I think the more apt comparison is to MLB. In MLB DFS, you increase your upside by stacking hitters together. This strategy works well because if hitters from one team are getting on base, it increases the number of at-bats for other players on the team. It also works because, if a pitcher is having a bad game, it will benefit every hitter on the opposing team. Similarly, in the NBA, if a game is higher scoring than expected, it will benefit everyone who is on the floor. If a game goes to overtime, there will be at least five players from each team who play more minutes than they otherwise would have.
If you have 11 games to choose from, the opportunity cost of choosing lower-projected players from the same game is usually too high to warrant it. On a three-game slate, however, the opportunity cost is much lower because there are fewer players available. On these slates, it often makes sense to group players together from the same game and hope that it is played at a faster pace than expected or that you get lucky and it goes to overtime.
How to Use Negative Correlation to Leverage the Field on Short Slates
Though positive correlation among teammates is relatively weak in the NBA, there are players who have strong negative correlations with each other. The most obvious example is a team’s starting center and backup center. Teams rarely play two centers at the same time, so there are only 48 minutes available for all of the centers to play. Every minute the starting center plays is a minute the backup center isn’t going to play.
On larger slates, you’ll want to avoid rostering negatively correlated players in the same lineup. On smaller slates, however, you can take it a step further. You can embrace variance and use negatively correlated players to gain leverage against the field.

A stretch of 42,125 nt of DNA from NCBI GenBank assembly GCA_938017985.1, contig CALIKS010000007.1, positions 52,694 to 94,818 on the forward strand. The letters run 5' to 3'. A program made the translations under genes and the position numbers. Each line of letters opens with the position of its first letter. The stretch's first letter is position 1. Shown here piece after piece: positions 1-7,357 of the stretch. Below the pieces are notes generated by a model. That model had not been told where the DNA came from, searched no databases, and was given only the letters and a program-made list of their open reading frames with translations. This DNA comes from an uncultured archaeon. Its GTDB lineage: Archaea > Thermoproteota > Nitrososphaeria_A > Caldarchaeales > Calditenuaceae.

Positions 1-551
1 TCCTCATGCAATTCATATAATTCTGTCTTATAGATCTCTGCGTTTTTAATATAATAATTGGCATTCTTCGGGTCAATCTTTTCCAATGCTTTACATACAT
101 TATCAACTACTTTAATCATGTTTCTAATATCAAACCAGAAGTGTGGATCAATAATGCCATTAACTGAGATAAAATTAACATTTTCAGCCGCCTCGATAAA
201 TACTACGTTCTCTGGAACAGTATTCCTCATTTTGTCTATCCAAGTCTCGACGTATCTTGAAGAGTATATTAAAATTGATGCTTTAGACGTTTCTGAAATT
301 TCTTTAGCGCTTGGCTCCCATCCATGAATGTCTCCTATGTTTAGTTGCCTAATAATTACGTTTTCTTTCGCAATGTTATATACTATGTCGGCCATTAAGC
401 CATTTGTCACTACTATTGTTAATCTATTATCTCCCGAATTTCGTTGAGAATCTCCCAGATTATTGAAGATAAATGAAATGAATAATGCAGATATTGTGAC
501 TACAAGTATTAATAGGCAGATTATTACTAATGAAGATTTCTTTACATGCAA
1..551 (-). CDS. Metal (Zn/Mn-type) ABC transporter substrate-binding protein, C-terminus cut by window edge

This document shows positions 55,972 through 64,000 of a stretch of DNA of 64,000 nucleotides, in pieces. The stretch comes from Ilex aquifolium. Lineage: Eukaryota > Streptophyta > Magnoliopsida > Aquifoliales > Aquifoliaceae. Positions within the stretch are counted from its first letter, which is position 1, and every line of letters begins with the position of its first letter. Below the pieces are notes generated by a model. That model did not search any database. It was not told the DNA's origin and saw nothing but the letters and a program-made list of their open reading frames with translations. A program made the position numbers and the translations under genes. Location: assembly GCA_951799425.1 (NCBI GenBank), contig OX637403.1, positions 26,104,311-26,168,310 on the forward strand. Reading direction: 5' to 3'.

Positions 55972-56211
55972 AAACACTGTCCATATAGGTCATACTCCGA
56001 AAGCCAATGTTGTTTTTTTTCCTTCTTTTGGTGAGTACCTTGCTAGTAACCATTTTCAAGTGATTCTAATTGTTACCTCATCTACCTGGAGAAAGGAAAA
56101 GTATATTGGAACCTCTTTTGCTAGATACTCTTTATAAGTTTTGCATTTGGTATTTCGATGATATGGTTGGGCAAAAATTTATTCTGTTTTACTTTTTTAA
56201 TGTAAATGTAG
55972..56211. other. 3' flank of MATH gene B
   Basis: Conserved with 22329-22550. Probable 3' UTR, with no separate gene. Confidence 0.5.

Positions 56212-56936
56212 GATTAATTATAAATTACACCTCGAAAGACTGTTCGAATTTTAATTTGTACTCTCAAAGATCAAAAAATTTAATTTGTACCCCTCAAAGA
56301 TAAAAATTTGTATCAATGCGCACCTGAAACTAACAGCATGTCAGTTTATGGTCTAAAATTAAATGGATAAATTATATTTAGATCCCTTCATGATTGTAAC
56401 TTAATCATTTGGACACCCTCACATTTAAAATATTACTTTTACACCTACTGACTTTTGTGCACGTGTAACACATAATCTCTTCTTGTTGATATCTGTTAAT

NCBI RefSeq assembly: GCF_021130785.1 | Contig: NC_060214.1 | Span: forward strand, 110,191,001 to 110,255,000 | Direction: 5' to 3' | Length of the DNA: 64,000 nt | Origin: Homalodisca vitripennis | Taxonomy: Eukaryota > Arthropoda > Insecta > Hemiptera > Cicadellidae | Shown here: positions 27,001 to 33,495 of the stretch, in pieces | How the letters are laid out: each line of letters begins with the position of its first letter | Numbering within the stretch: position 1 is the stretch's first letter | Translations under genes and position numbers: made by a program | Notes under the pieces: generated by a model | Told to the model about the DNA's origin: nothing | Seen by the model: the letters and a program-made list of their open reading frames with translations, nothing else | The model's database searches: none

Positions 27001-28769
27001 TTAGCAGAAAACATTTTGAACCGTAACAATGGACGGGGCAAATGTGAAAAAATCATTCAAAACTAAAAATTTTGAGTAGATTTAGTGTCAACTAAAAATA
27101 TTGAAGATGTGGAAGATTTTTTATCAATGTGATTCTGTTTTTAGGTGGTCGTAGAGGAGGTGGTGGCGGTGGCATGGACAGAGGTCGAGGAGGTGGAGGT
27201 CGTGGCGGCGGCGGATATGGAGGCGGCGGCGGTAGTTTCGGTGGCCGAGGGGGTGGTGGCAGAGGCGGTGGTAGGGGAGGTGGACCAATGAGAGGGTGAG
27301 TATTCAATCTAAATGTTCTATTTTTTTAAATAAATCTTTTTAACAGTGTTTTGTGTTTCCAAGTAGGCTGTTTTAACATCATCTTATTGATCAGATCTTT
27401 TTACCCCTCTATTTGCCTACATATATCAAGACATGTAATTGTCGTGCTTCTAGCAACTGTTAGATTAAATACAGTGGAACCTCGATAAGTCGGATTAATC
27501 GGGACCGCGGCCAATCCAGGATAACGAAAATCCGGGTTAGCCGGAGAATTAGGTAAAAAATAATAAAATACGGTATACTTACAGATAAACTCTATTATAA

For example, consider a team that uses two centers. One center averages 33 minutes per game, and the backup averages 15 minutes per game. Each player averages 1 fantasy point per minute when they are on the floor. On average, we would expect the starting center to score 33 fantasy points on DraftKings and FanDuel and the backup center to score 15 fantasy points. Now, assume we are playing a GPP on a three-game slate and the vast majority of the field is going to roster the starting center because his median projection is the best center on the slate. You could join the majority and roster the center in your lineup as well and that would be fine. But you could also choose to roster the backup center instead.
On average, the starting center will play 33 minutes and you’ll be less likely to get a return on your investment. Occasionally, however, the starting center will get into foul trouble or lose playing time for a variety of reasons. In these games, the backup center’s playing time will increase because his playing time negatively correlates with the starting center. This will put you in a strong position where not only is your lineup doing better than expected, but a large percentage of your opponent’s lineups are underperforming because they have the starting center. This will give you an opportunity for a large return on your investment.
Correlation plays a bigger role on smaller slates than larger slates. Positive correlation between teammates is weaker in NBA DFS than it is in other sports. It still exists, however, and it becomes more important as the number of games on a slate decreases because the opportunity cost of each roster spot decreases as the size of the player pool decreases. The most effective way to increase your ceiling with positive correlation is to stack players from the same game because they will all benefit from a game that plays at a faster than expected pace or goes to overtime. Leveraging the field by rostering a player who is negatively correlated to a highly owned player is a powerful way to increase your chances of finishing at the top of a GPP on a small slate.